The plant’s scientific name probably points to its size – it’s taller than me (but that’s not saying much). It takes two years to grow that big. If you’re going to put that much time into growing, you’ll want to make sure nobody eats you; which leads us to the other possible reason for Cow Parsnip’s scientific name. Some claim Hercules used this plant medicinally.
Many plants contain chemicals to protect them from predators. This plant makes “furocoumarin”. In humans, furocoumarin combines with sunlight to cause a rash. This is where war comes in. During World War II, military organizations recruited plant and insect experts to investigate the defensive (or offensive) properties of these chemicals. Mustard Gas is similar in its blistering effect to furocoumarin.
Most plant predators, though, are not humans; they’re insects. As you can imagine, Cow Parsnip is very effective at deterring insect herbivores. So, the genes that will ultimately produce furocoumarin are prized. If you could insert those genes into another plant (how GMOs are made), the same protection will occur.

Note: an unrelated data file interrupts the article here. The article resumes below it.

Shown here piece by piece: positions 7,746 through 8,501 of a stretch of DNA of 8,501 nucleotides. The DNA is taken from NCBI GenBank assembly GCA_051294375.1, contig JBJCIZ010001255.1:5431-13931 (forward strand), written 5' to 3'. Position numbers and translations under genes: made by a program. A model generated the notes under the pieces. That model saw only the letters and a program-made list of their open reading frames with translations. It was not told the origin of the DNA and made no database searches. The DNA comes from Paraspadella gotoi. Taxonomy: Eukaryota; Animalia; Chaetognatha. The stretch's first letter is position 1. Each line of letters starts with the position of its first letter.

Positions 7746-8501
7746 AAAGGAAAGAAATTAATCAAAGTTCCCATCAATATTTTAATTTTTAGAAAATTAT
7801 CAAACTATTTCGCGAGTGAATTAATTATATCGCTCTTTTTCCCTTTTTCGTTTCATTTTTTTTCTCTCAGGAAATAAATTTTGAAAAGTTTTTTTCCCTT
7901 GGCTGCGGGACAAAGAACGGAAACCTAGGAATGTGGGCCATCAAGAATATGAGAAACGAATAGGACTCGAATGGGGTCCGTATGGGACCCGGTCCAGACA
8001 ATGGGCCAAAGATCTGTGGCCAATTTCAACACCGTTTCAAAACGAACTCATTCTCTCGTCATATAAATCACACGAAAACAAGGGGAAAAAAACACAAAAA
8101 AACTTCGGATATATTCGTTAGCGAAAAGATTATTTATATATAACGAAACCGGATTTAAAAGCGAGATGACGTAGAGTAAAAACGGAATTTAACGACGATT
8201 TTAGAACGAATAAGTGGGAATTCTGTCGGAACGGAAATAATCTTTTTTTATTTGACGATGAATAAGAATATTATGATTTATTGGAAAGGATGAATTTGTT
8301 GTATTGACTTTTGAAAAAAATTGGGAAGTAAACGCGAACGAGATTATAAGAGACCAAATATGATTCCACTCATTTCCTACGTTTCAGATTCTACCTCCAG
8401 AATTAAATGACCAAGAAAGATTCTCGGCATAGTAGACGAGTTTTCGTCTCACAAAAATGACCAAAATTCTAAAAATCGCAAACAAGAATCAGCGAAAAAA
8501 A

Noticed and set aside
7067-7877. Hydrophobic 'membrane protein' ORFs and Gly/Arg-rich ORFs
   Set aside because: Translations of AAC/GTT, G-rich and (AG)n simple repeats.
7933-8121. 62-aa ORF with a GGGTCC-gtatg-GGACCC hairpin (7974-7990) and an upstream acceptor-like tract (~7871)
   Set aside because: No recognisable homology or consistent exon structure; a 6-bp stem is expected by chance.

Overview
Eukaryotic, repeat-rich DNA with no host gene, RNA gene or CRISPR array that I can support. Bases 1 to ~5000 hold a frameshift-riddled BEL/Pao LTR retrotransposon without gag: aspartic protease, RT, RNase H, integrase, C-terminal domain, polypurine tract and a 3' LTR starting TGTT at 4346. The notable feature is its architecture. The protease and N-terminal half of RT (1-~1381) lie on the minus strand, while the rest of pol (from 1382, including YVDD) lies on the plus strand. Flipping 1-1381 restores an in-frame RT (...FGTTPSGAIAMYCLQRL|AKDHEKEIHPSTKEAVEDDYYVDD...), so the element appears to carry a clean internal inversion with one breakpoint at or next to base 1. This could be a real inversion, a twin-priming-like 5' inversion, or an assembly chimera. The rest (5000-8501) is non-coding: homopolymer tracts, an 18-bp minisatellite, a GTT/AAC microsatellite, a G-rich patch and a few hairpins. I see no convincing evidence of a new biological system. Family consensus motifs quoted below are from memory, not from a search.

Beware the inevitable evolutionary “arms race” that results though. A few insects can eat Cow Parsnip, either due to mutations that let them break down the furocoumarins or behavioral shifts (like eating that plant only at night or when rolled in one of the plant’s leaves. Remember, the chemical has to be combined with sunlight to produce an effect.
And we get to sunscreens. A related chemical was used as a “tanning accelerator” up until 1996. Unfortunately, it caused rashes (“sun poisoning”), skin loss and even cancer. Turns out, furocoumarins can mutate DNA.
Cow Parsnip belongs to the Carrot family of plants. They tend to have hollow stems and flowers in “umbels” (like umbrellas). Some relatives are frequently on our dinner table (carrots, celery, parsley, dill, etc.); some, like hemlock (not hemlock), are deadly.